Mobilization has played a key role in war planning for centuries. Only in the later half of the 19th Century, with the advent of railroads and industrialization, did it take on a new importance and standing. In Europe during the years leading up to World War I, Mobilization was transformed into nothing less than an art form. Sophisticated and intricate plans were created and updated on an almost weekly basis in some cases. No detail was too small to be overlooked and no variable left to chance. The German mobilization plans and schemes on the eve of World War I are a striking example of the extent mobilization planning was driven to in pre-World War I Europe. The military structure in Europe at the time was a connecting chain of war plans and mobilizations emphasizing swiftly enacted offensive action. In the political science realm this system was, and continues to be, regarded as a root cause of the First World War. George Quester probably puts it best; “World War I broke out as a spasm of pre-emptive mobilization schedules.” Frankly, I disagree with Quester’s view and consequently the opinions and theories of many in my field. To put it simply, there was a large number of risky factors at play in July, 1914 and they coalesced at the wrong time. Of course, hindsight is always 20/20. The situation obviously appeared decidedly different to Berlin and Paris in that fateful month.
In June of 1987 NATO and the Warsaw Pact also had detailed mobilization plans prepared and ready to be put in action at a moment’s notice. Just as in 1914, each alliance was expected to regard a decision by the other side to mobilization as a clear indication that war was imminent. Mobilizations are disruptive to national economies and societies, making it near impossible to stage one purely for training purposes. Both NATO and the WP regularly staged major exercises involving multiple divisions and air units brought into Central Europe. The size and scale of these exercises were grand, but nowhere near full mobilization measures. There was normally a contingent of observers from the other side on hand to monitor exercises like Zapad and REFORGER to keep the opposing army honest. However, senior officers around Europe and North America were in general agreement about one particular point: When the first tanks and troops began rolling, the balloon was going up for certain.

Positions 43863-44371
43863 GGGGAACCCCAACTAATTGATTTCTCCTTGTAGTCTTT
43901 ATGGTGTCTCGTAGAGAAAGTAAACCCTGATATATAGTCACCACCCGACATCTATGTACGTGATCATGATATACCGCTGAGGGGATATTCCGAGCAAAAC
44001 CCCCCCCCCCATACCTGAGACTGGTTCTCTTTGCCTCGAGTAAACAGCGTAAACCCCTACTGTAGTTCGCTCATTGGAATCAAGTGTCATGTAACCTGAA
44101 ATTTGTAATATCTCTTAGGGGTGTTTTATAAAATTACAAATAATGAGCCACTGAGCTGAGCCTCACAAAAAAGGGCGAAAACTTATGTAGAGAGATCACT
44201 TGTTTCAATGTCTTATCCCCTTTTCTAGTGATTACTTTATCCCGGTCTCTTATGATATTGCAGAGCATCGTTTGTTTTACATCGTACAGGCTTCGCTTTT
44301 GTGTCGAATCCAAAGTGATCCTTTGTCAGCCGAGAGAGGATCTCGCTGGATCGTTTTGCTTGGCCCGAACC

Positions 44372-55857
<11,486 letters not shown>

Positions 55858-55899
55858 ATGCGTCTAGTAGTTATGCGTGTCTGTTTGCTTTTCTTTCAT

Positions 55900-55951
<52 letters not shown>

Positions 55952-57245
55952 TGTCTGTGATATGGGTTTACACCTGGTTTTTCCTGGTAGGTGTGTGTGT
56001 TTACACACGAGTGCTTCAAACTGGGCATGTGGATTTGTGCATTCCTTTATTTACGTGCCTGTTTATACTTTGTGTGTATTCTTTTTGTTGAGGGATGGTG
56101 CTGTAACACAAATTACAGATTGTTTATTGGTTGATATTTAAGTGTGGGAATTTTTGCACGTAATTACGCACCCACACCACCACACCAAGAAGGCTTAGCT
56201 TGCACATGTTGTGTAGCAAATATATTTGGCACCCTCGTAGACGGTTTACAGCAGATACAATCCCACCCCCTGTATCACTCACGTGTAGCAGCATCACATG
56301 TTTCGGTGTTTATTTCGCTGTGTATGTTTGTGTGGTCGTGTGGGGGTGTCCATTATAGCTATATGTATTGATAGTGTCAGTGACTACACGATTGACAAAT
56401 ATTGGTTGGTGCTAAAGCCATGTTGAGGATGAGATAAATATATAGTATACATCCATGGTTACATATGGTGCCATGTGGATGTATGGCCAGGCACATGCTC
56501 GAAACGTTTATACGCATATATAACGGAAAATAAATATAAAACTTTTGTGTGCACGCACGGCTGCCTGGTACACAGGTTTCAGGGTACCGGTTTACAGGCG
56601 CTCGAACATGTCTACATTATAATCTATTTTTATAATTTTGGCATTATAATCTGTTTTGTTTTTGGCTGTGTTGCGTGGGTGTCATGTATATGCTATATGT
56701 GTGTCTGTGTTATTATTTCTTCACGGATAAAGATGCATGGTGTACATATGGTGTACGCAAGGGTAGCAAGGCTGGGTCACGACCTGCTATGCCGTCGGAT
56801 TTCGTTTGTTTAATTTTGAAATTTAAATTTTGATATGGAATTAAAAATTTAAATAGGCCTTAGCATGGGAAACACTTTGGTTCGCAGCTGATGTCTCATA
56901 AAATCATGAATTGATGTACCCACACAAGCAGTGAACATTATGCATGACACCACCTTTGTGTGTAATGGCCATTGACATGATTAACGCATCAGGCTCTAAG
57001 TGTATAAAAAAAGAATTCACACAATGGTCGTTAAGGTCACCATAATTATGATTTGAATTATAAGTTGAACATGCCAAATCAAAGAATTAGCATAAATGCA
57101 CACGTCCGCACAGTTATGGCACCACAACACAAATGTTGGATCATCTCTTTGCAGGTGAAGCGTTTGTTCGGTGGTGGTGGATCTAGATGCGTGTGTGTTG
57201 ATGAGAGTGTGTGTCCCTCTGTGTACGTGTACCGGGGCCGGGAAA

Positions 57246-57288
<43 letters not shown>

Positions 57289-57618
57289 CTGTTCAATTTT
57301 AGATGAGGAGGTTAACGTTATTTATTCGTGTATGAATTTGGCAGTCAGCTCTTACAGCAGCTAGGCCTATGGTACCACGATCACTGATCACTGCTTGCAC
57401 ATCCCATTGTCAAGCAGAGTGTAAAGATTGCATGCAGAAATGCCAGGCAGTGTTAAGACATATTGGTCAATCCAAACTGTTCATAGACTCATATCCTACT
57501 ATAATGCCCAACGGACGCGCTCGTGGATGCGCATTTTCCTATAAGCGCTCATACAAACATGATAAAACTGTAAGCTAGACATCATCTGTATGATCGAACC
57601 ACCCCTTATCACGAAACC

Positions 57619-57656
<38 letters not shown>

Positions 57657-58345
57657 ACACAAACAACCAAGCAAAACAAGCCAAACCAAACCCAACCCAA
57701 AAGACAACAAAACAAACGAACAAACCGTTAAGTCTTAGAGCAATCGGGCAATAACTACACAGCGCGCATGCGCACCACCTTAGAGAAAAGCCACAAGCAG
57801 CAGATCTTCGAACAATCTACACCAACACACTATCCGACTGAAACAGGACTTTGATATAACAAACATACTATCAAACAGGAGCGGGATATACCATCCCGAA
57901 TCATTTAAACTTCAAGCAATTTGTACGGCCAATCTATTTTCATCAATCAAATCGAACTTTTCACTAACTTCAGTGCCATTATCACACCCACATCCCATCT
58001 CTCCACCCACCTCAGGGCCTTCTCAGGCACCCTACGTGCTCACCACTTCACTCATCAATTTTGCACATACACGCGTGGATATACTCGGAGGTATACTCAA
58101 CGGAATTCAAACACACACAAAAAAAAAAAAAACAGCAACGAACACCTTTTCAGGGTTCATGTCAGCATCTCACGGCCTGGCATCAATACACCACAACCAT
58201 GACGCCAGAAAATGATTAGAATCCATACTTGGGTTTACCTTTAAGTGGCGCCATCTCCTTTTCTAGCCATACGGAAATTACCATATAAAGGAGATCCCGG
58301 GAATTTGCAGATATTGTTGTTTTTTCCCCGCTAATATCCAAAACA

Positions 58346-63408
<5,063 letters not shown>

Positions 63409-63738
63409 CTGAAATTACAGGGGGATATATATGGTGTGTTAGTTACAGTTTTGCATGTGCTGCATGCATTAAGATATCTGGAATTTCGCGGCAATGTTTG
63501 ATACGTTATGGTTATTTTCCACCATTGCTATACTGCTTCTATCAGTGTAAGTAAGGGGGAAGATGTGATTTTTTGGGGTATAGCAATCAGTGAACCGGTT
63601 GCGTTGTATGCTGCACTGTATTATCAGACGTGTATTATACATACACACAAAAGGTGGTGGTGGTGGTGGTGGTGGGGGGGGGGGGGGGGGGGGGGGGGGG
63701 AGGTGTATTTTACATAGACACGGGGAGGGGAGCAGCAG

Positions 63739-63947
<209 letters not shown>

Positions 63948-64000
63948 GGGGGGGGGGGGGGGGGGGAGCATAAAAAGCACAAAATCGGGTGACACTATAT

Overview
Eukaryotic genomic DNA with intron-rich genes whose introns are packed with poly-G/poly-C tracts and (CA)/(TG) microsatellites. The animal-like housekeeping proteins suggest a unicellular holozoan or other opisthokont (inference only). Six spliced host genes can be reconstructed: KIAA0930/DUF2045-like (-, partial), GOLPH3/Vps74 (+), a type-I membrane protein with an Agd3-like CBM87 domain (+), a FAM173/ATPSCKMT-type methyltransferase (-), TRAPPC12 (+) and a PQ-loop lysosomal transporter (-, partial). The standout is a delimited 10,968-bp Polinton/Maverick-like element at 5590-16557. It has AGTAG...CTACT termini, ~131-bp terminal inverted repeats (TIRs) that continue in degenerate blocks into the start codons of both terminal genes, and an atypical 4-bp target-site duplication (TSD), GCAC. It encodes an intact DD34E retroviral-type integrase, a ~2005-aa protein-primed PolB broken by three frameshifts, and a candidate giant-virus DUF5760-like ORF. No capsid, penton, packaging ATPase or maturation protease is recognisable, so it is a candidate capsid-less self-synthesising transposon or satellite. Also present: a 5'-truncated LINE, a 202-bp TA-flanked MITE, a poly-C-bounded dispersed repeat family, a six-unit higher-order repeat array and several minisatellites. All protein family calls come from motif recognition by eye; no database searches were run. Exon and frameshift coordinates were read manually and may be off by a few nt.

Time was not on NATO’s side and its general officers and politicians knew it. As a defensive alliance, the possibility of NATO mobilizing first was nothing short of a delusion. It would have to come in response to a major force movement by Warsaw Pact members. Specifically, a major reinforcement of the Group of Soviet Forces in Germany. The first phase of a NATO mobilization would’ve been the immediate and rapid reinforcement of forces in Germany. REFORGER was the centerpiece for this strategy, performed in conjunction with the movement of large numbers of USAF warplanes to Western Europe. Great Britain also had contingency plans for the rapid reinforcement of the British Army of the Rhine and RAF Germany. The next step involved the calling up of reserve units in European NATO member-states and their movement to wartime positions. As domestic politics played a major role in determining the timeline and extent of national reserve call ups, there was no guarantee these forces would be ready for action and deployed before hostilities commenced.
The Soviet/WP mobilization plan was broader in scope and designed wholly to precede offensive military action against NATO. In the second part of this entry we will look closely at Western TVD’s mobilization designs and examine which side’s planning and execution fared better.